Le Chatelier’s principle
and chemical equilibrium systems
Jan Samuel Matuba, Mark Cel Gonzaga
Chemical Engineering Department, College of Engineering, University of the Philippines, Diliman 1100 -------------------------------------------------
January 11, 2012
Reaction rates determine the speed at which products are formed from the reactants. Expressed as concentration divided by time, reaction rates measure the rate of disappearance of the reactants, and, conversely, the rate of formation of the products1. Not all reactions however proceed at the forward direction only. In some reactions, the system appears to have finished the reaction and is composed entirely of the products when in fact, the reaction system achieves equilibrium state2. In equilibrium, the rate of the forward and the reverse reactions are equal. That is, the products are formed from the reactants at the same rate that the reactants are produced from the products2. At this point, the concentrations of the product and the reactants remain unchanged so that the ratio of the molar concentrations of the products over those of the reactants, raised to their stoichiometric coefficients, is a constant3. This constant, the equilibrium constant, Keq,, is also equal to the ratio of the reaction rates of the forward and the reverse reactions. For a hypothetical equilibrium reaction:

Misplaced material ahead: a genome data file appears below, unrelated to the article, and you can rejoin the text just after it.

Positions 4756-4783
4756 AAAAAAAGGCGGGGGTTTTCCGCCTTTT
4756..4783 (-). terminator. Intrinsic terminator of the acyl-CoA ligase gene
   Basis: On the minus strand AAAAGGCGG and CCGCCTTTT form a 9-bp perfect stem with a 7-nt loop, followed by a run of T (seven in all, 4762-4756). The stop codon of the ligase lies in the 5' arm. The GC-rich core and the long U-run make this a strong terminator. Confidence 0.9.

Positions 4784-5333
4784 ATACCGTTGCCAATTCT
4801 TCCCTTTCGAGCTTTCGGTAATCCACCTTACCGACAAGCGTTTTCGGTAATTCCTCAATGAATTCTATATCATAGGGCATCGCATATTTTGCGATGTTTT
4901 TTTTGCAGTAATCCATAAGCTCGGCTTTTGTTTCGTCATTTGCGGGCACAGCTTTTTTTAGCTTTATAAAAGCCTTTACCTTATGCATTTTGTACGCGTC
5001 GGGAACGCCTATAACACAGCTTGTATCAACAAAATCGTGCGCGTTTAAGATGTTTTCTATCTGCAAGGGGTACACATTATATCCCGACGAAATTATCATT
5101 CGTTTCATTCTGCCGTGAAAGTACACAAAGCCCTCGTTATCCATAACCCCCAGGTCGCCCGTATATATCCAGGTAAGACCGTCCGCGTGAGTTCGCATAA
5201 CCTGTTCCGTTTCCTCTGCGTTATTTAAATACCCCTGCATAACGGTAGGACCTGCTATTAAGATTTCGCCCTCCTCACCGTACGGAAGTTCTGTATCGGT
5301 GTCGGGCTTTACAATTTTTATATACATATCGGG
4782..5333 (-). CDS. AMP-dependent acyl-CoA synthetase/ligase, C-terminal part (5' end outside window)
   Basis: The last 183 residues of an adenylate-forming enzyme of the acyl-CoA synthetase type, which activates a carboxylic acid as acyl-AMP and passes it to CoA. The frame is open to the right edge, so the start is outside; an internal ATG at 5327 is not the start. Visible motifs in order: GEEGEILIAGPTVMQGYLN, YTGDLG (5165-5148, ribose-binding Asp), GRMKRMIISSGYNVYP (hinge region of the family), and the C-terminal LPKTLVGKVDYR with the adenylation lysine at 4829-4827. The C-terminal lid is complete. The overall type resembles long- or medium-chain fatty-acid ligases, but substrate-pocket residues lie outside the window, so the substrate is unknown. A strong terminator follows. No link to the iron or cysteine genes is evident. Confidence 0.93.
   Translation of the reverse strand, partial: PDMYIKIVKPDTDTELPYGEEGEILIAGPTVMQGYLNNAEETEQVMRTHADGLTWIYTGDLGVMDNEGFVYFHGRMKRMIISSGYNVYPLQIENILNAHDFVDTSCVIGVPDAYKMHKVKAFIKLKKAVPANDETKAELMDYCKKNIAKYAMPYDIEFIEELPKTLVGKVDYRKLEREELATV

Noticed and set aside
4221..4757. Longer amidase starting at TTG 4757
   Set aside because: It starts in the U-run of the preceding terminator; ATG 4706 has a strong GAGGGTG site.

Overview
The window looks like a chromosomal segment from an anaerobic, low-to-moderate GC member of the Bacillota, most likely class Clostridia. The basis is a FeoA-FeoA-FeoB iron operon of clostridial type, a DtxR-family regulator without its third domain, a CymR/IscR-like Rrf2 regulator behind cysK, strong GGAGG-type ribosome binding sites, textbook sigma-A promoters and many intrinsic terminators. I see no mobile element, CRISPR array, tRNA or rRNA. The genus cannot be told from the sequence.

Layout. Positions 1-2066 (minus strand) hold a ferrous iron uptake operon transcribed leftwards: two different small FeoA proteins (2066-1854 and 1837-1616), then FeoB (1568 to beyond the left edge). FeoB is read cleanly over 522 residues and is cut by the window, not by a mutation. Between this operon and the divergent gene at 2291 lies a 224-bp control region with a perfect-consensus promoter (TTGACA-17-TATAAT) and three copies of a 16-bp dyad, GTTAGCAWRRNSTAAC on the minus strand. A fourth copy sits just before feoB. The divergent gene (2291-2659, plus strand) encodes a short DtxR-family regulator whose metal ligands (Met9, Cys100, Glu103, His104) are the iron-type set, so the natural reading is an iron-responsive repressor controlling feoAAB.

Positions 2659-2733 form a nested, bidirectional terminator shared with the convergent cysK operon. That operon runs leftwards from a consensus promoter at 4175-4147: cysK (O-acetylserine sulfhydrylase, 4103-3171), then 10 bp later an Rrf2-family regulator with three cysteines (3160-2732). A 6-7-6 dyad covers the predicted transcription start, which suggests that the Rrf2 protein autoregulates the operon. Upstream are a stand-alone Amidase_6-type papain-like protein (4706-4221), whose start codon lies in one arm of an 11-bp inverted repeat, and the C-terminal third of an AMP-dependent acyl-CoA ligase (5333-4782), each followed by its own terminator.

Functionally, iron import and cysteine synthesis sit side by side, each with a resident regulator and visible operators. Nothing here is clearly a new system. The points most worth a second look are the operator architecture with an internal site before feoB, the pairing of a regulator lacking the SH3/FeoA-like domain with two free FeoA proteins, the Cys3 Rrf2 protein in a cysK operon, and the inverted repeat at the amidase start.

where kf is the rate of the forward reaction; kr, the rate of the reverse reaction; [C], [D], [A], [B] the molar concentrations of reagents C, D, A, and B, respectively; and c, d, a, b the stoichiometric coefficients of reagents C, D, A, B, respectively. It is observed that when an equilibrium reaction is disturbed- adding a reactant, altering the volume, applying pressure, etc- the reaction would tend to proceed forward or reverse depending on the conditions....
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